After a disappointing 82-80 season that barely kept their 22 season win streak alive, it's expected that the New York Yankees will make some major moves to supplement the roster this offseason. And even with the World Series barely over, the Yankees have already been linked to several of the top players expected to be available through trade or in free agency this winter.
Should Brian Cashman and the Yankees front office jump on some of these high-profile acquisitions, or should they stand pat and wait for a better opportunity? We'll evaluate the pros and cons of these high-profile targets for the Bombers.
Pros and cons of every potential big-name Yankees offseason acquisition
Juan Soto's San Diego Padres are coming off another disappointing season in which they finished just one game over .500 and let manager Bob Melvin take a job San Francisco. Considering Soto has just one year of team control left, GM A.J. Preller could be tempted to move him to clear $30 million in salary and acquire more assets to fuel a re-tool.
Pros: In 2023, Yankees left fielders put up a wRC+ of 75, a mark worse than every team in baseball except the Detroit Tigers. The revolving door of Oswaldo Cabrera, Aaron Hicks, Everson Pereira, Isiah Kiner-Falefa, Jake Bauers, and others didn't cut it offensively in the way the front office hoped when they elected not to acquire a left fielder during the offseason. Considering those results, almost any acquisition Brian Cashman makes would be an upgrade.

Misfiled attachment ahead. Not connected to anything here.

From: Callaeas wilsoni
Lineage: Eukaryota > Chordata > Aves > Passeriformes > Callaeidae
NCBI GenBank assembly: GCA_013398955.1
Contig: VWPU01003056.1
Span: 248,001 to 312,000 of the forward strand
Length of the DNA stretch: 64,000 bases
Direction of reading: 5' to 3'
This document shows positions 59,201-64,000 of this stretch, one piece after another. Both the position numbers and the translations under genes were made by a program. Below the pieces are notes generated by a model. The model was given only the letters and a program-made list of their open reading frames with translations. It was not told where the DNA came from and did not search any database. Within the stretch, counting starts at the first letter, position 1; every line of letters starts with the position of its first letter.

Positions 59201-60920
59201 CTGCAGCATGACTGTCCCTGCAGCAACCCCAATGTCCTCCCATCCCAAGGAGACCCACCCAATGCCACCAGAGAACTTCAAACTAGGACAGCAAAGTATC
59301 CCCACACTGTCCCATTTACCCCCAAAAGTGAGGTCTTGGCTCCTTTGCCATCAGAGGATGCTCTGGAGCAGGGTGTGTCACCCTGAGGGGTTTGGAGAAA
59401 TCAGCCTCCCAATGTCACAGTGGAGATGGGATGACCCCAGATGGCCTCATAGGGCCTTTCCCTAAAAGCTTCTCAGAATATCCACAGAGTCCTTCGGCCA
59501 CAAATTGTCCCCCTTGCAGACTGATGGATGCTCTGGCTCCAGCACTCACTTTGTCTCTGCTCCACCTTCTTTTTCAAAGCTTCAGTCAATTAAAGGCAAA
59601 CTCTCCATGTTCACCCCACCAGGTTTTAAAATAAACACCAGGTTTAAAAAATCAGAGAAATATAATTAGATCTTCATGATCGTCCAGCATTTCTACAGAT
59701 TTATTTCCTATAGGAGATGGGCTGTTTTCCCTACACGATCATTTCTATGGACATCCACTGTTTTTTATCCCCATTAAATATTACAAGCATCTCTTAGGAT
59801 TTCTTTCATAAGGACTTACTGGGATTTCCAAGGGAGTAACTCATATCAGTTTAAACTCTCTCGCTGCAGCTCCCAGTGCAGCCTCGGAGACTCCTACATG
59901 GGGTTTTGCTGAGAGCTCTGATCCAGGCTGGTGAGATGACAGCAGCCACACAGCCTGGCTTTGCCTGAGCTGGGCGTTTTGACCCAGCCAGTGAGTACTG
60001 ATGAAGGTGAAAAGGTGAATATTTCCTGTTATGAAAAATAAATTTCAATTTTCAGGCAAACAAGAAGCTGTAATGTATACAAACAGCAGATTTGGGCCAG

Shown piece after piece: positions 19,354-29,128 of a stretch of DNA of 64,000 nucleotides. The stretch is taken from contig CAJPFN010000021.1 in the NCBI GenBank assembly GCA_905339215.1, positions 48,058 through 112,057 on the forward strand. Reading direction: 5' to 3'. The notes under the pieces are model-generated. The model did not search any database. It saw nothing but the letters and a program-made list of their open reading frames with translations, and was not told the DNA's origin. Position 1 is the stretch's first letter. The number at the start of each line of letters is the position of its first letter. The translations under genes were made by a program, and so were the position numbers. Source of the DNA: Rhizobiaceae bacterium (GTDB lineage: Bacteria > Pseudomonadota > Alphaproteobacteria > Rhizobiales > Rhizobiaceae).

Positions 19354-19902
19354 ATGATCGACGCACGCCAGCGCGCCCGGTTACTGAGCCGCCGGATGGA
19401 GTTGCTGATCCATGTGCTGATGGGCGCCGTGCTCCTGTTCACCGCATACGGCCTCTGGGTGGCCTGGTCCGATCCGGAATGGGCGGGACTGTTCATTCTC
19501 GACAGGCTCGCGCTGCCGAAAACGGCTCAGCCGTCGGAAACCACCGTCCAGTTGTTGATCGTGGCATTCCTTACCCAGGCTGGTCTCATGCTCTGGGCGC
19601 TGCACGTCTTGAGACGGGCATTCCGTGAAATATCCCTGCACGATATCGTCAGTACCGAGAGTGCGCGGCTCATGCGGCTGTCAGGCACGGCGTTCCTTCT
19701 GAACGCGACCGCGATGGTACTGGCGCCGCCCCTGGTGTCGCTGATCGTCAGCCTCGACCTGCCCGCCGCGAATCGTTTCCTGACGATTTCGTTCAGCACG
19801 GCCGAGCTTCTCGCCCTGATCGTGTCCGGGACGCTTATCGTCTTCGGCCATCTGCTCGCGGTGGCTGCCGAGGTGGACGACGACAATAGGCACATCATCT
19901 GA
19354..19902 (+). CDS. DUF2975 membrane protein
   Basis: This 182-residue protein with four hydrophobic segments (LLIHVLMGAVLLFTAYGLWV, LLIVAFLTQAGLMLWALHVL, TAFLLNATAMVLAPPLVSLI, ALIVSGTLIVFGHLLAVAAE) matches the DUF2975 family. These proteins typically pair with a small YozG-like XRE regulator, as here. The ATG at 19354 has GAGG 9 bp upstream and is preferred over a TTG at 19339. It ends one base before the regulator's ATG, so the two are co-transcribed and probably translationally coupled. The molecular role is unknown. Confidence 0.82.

Soto had a 155 wRC+ in 2023, while outperforming Yankees left fielders' league-worst -1.2 fWAR mark by 6.7. The best option to hit the market in a long time, Soto would provide the Yankees with the disciplined, left-handed outfield bat they've been lacking for years. We could get into the weeds with other reasons that Soto is a great fit for this team, but this alone is enough to pull the trigger on a deal.
Cons: If the Padres do decide to deal Soto, it's likely that their asking price will be sky high. This is not to say that the Yankees should be wary of trading multiple valuable assets like Everson Pereira, Clarke Schmidt and/or Chase Hampton to acquire the generational talent that is Soto, but rather that the Yankees could find themselves in a bidding war of epic proportions to acquire one year of a player who won't instantly make them World Series favorites.
If the Yankees pay handsomely to acquire Soto and win the World Series in 2024, or are able to sign him to a long-term extension, fine. But they run the risk of paying that high price, not winning next year, then watching Soto walk in free agency.